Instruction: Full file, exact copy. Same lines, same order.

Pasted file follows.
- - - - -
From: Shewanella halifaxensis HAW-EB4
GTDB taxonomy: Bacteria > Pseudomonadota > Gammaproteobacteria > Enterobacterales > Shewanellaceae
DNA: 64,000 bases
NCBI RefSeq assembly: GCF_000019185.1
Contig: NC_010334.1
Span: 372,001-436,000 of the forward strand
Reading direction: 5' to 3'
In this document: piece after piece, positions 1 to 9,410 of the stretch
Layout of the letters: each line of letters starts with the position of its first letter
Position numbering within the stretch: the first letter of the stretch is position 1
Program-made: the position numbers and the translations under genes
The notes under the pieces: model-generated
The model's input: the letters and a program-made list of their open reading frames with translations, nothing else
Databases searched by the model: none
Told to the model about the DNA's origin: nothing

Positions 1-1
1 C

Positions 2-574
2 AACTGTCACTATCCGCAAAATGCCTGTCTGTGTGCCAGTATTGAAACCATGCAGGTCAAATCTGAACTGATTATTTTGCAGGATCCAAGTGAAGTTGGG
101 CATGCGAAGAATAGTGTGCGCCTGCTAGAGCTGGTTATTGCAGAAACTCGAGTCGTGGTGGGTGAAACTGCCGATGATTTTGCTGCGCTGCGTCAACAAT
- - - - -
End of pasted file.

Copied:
From: Shewanella halifaxensis HAW-EB4
GTDB taxonomy: Bacteria > Pseudomonadota > Gammaproteobacteria > Enterobacterales > Shewanellaceae
DNA: 64,000 bases
NCBI RefSeq assembly: GCF_000019185.1
Contig: NC_010334.1
Span: 372,001-436,000 of the forward strand
Reading direction: 5' to 3'
In this document: piece after piece, positions 1 to 9,410 of the stretch
Layout of the letters: each line of letters starts with the position of its first letter
Position numbering within the stretch: the first letter of the stretch is position 1
Program-made: the position numbers and the translations under genes
The notes under the pieces: model-generated
The model's input: the letters and a program-made list of their open reading frames with translations, nothing else
Databases searched by the model: none
Told to the model about the DNA's origin: nothing

Positions 1-1
1 C

Positions 2-574
2 AACTGTCACTATCCGCAAAATGCCTGTCTGTGTGCCAGTATTGAAACCATGCAGGTCAAATCTGAACTGATTATTTTGCAGGATCCAAGTGAAGTTGGG
101 CATGCGAAGAATAGTGTGCGCCTGCTAGAGCTGGTTATTGCAGAAACTCGAGTCGTGGTGGGTGAAACTGCCGATGATTTTGCTGCGCTGCGTCAACAAT